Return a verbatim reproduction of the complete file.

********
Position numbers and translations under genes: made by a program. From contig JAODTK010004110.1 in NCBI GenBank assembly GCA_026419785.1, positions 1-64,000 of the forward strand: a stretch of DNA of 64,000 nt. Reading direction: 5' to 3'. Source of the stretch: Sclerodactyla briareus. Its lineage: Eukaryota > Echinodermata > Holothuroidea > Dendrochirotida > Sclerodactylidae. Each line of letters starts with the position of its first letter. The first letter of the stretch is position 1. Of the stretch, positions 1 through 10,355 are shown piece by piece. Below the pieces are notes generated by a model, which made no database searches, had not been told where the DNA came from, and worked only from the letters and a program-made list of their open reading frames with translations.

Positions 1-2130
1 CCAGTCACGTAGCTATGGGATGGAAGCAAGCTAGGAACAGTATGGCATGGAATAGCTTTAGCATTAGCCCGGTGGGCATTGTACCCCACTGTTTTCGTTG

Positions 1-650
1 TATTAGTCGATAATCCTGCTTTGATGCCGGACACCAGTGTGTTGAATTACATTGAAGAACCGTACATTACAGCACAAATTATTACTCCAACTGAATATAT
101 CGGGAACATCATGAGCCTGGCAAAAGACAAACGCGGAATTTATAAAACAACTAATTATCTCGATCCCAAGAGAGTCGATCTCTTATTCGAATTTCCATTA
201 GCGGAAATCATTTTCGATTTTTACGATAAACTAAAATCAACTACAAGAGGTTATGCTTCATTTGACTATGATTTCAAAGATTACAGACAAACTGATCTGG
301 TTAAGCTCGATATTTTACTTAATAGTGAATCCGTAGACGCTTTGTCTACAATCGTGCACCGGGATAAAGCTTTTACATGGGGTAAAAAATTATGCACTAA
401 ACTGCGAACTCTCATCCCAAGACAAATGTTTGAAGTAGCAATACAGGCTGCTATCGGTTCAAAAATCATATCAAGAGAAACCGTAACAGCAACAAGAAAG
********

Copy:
Position numbers and translations under genes: made by a program. From contig JAODTK010004110.1 in NCBI GenBank assembly GCA_026419785.1, positions 1-64,000 of the forward strand: a stretch of DNA of 64,000 nt. Reading direction: 5' to 3'. Source of the stretch: Sclerodactyla briareus. Its lineage: Eukaryota > Echinodermata > Holothuroidea > Dendrochirotida > Sclerodactylidae. Each line of letters starts with the position of its first letter. The first letter of the stretch is position 1. Of the stretch, positions 1 through 10,355 are shown piece by piece. Below the pieces are notes generated by a model, which made no database searches, had not been told where the DNA came from, and worked only from the letters and a program-made list of their open reading frames with translations.

Positions 1-2130
1 CCAGTCACGTAGCTATGGGATGGAAGCAAGCTAGGAACAGTATGGCATGGAATAGCTTTAGCATTAGCCCGGTGGGCATTGTACCCCACTGTTTTCGTTG

Positions 1-650
1 TATTAGTCGATAATCCTGCTTTGATGCCGGACACCAGTGTGTTGAATTACATTGAAGAACCGTACATTACAGCACAAATTATTACTCCAACTGAATATAT
101 CGGGAACATCATGAGCCTGGCAAAAGACAAACGCGGAATTTATAAAACAACTAATTATCTCGATCCCAAGAGAGTCGATCTCTTATTCGAATTTCCATTA
201 GCGGAAATCATTTTCGATTTTTACGATAAACTAAAATCAACTACAAGAGGTTATGCTTCATTTGACTATGATTTCAAAGATTACAGACAAACTGATCTGG
301 TTAAGCTCGATATTTTACTTAATAGTGAATCCGTAGACGCTTTGTCTACAATCGTGCACCGGGATAAAGCTTTTACATGGGGTAAAAAATTATGCACTAA
401 ACTGCGAACTCTCATCCCAAGACAAATGTTTGAAGTAGCAATACAGGCTGCTATCGGTTCAAAAATCATATCAAGAGAAACCGTAACAGCAACAAGAAAG